C++ I/O Flags

Format flags

C++ defines some format flags for standard input and output, which can be manipulated with the flags, setf, and unsetf functions. For example,

   cout.setf(ios_base::left, ios_base::adjustfield);

turns on left justification for all output directed to cout.

These flags and fields are defined in the base class ios_base.

FlagMeaning
boolalphaBoolean values can be input/output using words.
decNumeric values are displayed in decimal.
fixedDisplay floating point values using normal notation (as opposed to scientific).
hexNumeric values are displayed in hexidecimal.
internalIf a numeric value is padded to fill a field, spaces are inserted between the sign and base character.
leftOutput is left justified.
octNumeric values are displayed in octal.
rightOutput is right justified.
scientificDisplay floating point values using scientific notation.
showbaseDisplay the base of all numeric values.
showpointDisplay a decimal and extra zeros, even when not needed.
showposDisplay a leading plus sign before positive numeric values.
skipwsDiscard whitespace characters (spaces, tabs, newlines) when reading from a stream.
unitbufFlush the buffer after each insertion.
uppercaseDisplay the “e” of scientific notation and the “x” of hexidecimal notation as capital letters.
FieldValue
adjustfieldleft | right | internal
basefielddec | oct | hex
floatfieldscientific | fixed

Manipulators

You can also manipulate flags indirectly, using the following manipulators. Most programmers are familiar with the endl manipulator, which might give you an idea of how manipulators are used. For example, to set the boolalpha flag, you might use the following command:

    cout << boolalpha;

This is equivalent to:

    cout.setf(ios_base::boolalpha);

Manipulators defined in <ios>

Manipulators from <ios> may be used on both input and output streams.

Formatting controlled by a boolean has two manipulators with names matching the flag name.

  • boolalpha / noboolalpha
  • showbase / noshowbase
  • showpoint / noshowpoint
  • showpos / noshowpos
  • uppercase / nouppercase
  • unitbuf / nounitbuf

Formatting controlled by a field has one manipulator for each flag, which turns off the others:

  • ios_base::adjustfield
    • internal
    • left
    • right
  • ios_base::basefield
    • dec
    • hex
    • oct
  • ios_base::floatfield
    • fixed
    • scientific

For example, the following two statements are equivalent:

   cout << left;
   cout.setf(ios_base::left, ios_base::adjustfield);

Manipulators defined in <istream>

There is one input manipulator, ws, which extracts whitespace from the stream, effectively skipping it before the next operation. This is rarely used directly, as streams with the skipws flag set should skip whitespace before any extraction. (All the standard extractors do this, user-defined extractors should use istream::sentry, which will also do this.)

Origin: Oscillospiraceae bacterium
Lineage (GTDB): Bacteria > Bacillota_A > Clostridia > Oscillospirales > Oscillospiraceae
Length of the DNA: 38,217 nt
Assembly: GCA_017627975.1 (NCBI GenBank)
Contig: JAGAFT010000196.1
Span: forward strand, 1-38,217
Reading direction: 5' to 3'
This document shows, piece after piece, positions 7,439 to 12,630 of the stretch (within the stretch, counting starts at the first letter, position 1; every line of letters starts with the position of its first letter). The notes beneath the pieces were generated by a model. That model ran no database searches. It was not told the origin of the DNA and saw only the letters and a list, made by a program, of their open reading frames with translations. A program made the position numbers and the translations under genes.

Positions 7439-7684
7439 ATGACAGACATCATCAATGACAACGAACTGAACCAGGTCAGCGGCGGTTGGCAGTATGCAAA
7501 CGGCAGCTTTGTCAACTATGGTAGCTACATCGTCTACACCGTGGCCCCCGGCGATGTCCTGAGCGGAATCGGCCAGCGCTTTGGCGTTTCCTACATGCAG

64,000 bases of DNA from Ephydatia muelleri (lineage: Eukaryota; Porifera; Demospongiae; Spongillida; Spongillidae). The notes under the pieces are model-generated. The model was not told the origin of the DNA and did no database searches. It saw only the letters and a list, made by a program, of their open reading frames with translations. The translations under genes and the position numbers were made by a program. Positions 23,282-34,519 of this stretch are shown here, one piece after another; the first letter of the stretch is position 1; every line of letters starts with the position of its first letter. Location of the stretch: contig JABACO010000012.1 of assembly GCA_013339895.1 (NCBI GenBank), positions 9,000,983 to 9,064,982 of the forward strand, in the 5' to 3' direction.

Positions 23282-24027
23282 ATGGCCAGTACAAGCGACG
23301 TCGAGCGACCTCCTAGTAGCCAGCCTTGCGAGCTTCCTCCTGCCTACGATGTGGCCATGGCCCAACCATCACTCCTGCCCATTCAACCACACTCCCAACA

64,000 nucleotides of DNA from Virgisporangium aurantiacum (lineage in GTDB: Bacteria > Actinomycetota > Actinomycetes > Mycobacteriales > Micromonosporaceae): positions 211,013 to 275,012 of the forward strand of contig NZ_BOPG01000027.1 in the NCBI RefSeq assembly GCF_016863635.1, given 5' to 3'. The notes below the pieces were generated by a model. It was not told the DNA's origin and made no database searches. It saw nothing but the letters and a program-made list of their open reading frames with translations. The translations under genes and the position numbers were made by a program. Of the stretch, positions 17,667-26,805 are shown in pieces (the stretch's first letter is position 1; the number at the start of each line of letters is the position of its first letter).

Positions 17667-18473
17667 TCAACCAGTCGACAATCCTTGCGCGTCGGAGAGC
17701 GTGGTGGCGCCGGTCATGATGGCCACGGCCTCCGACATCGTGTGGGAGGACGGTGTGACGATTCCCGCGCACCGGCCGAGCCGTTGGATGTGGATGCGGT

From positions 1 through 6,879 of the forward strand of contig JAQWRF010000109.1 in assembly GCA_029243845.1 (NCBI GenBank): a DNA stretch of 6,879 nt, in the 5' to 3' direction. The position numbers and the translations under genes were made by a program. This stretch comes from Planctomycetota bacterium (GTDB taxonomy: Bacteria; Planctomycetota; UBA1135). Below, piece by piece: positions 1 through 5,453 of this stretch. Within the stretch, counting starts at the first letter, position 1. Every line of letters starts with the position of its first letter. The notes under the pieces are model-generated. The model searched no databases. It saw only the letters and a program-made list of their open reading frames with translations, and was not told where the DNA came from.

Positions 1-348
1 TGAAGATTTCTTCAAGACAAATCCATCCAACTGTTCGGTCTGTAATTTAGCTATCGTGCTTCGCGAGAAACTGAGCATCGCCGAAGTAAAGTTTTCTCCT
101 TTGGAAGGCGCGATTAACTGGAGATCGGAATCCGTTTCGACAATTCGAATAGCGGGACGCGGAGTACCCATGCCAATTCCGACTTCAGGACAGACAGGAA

Manipulators defined in <ostream>

These manipulators may only be used with output streams.

ManipulatorDescription
endlOutput a newline character and flush the stream
endsOutput a null character (does not flush)
flushFlush the stream

Manipulators defined in <iomanip>

These manipulators may be used with both input and output streams.

ManipulatorDescription
resetiosflags( ios_base::fmtflags f )Turn off the flags specified by f
setiosflags( ios_base::fmtflags f )Turn on the flags specified by f
setbase( int base )Sets the number base to base
setfill( char ch )Sets the fill character to ch
setprecision( int p )Sets the number of digits of precision
setw( int w )Sets the field width to w

Field ''width'' automatically reset

Unlike the other format flags and fields, the width field is automatically set whenever the « operator is used to output text or numbers. This can lead to surprising results. The loop

    for(int i=1;i<1000;i*=10){
       cout << setw(6) << i << " |" << i << endl;
    }

does not pad the second column as might be expected, but produces:

     1 |1
    10 |10
   100 |100

To pad both columns, the width field should be set before each number is printed,

    for(int i=1;i<1000;i*=10){
       cout << setw(6) << i << " |" << setw(6) << i << endl;
    }

producing the more pleasing alignment:

    1 |     1
   10 |    10
  100 |   100

Why does the standard require this extra setw(6)? If the standard did not specify that the width field automatically be reset, the width of the seperator ” |” would need to be set to 0 so that extra spaces would not be added around it. If the language were defined this way, we would have to write:

    for(int i=1;i<1000;i*=10){
       cout << setw(6) << i << setw(0) << " |" << setw(6) << i << endl;
    }

The width is reset regardless of whether the function cout.width(n) or the stream manipulator cout « setw(n) is used. It is the only field or flag which is reset by the operator «.

State flags

The I/O stream state flags tell you the current state of an I/O stream. The flags are:

FlagMeaning
ios_base::badbita fatal error has occurred
ios_base::eofbitEOF has been found
ios_base::failbita nonfatal error has occurred
ios_base::goodbitno errors have occurred

Mode flags

The I/O stream mode flags allow you to access files in different ways. The flags are:

ModeMeaning
ios_base::appappend output
ios_base::ateseek to EOF when opened
ios_base::binaryopen the file in binary mode
ios_base::inopen the file for reading
ios_base::outopen the file for writing
ios_base::truncoverwrite the existing file